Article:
Warriors’ interim head coach Luke Walton — the guy on the sidelines for the 15 (soon to be 16) game winning streak — had his car stolen during a crime spree, reports

One of the cars stolen during an Oakland Hills crime spree belongs to Golden State Warriors coach Luke Walton, Alameda County District Attorney Nancy O’Malley said late Monday.

Walton’s Mercedes Benz was stolen Tuesday by two suspects, who police believe are also responsible for a violent attack on a 75-year-old woman outside her home on Thursday. The suspects also took the woman’s car during the attack, according to police.

Yikes. That’s serious.

I’m sure Steve Kerr has like 14 cars, he can loan one to Walton.

Pacers guard George Hill returns Tuesday against Wizards

Paul George, Marcus Morris
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WASHINGTON (AP) — Pacers guard George Hill returned to the lineup Tuesday night against Washington after missing three games with an upper respiratory infection.

Hill is averaging 14 points and just under 37 minutes in 10 games this season. He was on the bench in case of emergency in Saturday’s victory over Milwaukee.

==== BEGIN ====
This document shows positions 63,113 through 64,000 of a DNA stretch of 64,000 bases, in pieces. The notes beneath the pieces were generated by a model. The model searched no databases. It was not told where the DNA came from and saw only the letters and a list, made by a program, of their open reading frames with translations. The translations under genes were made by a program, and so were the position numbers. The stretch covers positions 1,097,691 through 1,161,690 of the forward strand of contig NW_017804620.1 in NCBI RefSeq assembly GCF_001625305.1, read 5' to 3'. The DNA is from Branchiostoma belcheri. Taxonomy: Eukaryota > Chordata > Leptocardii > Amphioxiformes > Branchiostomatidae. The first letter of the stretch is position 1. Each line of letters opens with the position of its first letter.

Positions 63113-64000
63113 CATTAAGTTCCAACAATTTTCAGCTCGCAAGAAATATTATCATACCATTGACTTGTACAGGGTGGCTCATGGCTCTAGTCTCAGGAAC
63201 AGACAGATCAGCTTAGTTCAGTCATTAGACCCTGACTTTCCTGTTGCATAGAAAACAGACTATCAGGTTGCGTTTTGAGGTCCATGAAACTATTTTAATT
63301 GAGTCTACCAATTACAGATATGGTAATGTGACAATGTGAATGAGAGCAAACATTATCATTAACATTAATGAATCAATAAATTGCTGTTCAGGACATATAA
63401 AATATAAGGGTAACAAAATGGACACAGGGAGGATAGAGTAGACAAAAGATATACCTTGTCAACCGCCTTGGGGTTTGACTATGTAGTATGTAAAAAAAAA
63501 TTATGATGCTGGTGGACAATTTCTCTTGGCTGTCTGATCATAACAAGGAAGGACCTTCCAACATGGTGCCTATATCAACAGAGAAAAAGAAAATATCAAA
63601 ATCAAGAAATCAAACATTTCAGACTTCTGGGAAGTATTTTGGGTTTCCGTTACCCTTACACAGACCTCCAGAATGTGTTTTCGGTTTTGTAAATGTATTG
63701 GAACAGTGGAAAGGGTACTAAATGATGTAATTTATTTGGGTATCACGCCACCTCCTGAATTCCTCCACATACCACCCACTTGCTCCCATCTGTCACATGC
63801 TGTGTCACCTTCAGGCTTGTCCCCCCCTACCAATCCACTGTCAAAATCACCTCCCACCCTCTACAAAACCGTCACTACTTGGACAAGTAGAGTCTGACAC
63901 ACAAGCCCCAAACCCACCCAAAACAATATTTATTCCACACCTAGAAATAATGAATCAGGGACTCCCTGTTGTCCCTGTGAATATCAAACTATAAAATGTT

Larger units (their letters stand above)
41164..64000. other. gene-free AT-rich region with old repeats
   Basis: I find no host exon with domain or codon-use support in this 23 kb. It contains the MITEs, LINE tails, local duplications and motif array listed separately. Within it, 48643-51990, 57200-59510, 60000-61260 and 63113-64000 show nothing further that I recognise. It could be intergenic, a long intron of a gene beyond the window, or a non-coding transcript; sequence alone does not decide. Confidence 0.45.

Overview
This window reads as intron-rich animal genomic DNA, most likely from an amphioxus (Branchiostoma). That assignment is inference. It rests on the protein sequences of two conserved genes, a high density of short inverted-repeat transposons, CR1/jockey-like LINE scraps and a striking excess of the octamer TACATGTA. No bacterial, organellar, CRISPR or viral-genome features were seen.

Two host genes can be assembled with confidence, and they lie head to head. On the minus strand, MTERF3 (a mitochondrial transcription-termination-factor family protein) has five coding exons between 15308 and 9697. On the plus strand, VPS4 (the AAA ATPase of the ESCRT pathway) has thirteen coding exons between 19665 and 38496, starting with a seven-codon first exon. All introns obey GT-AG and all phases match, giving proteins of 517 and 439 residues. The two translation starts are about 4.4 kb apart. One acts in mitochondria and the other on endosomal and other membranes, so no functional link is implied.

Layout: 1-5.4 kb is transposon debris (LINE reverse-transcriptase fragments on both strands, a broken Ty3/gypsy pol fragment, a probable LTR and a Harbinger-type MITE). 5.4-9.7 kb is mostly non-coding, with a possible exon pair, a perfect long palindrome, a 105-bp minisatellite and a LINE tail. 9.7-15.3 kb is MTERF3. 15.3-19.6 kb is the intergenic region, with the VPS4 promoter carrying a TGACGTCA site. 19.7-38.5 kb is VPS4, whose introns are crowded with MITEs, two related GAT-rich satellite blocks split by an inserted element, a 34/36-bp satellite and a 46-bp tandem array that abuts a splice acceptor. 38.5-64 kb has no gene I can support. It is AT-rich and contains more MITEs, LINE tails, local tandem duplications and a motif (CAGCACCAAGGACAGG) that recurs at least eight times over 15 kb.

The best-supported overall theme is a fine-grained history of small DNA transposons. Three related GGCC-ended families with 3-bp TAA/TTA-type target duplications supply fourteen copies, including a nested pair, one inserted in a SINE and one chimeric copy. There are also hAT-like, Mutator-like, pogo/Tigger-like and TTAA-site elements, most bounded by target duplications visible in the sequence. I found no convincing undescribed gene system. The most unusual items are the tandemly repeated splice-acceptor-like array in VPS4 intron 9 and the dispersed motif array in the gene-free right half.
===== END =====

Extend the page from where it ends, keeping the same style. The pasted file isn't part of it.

Coach Frank Vogel said Tuesday Hill’s infection had improved “to the point where he’s fine to play,” but would keep an eye out for fatigue after an 11-day layoff.

Hassan Whiteside on intentional fouls: “It’s not working, so keep fouling me”

Hassan Whiteside

Remember how Adam Silver was preaching that the league didn’t want to change the intentional foul rule — the hack-a-Shaq strategy — because it was really about two players (DeAndre Jordan and Dwight Howard) and a handful of others now and then. The fact that it’s not basketball didn’t matter.

Well, it’s not just two — Miami’s Hassan Whiteside has gotten the treatment this season. He’s a 53.4 percent free throw shooter this season.

And he says bring it on. From Jason Lieser of the Palm Beach Post: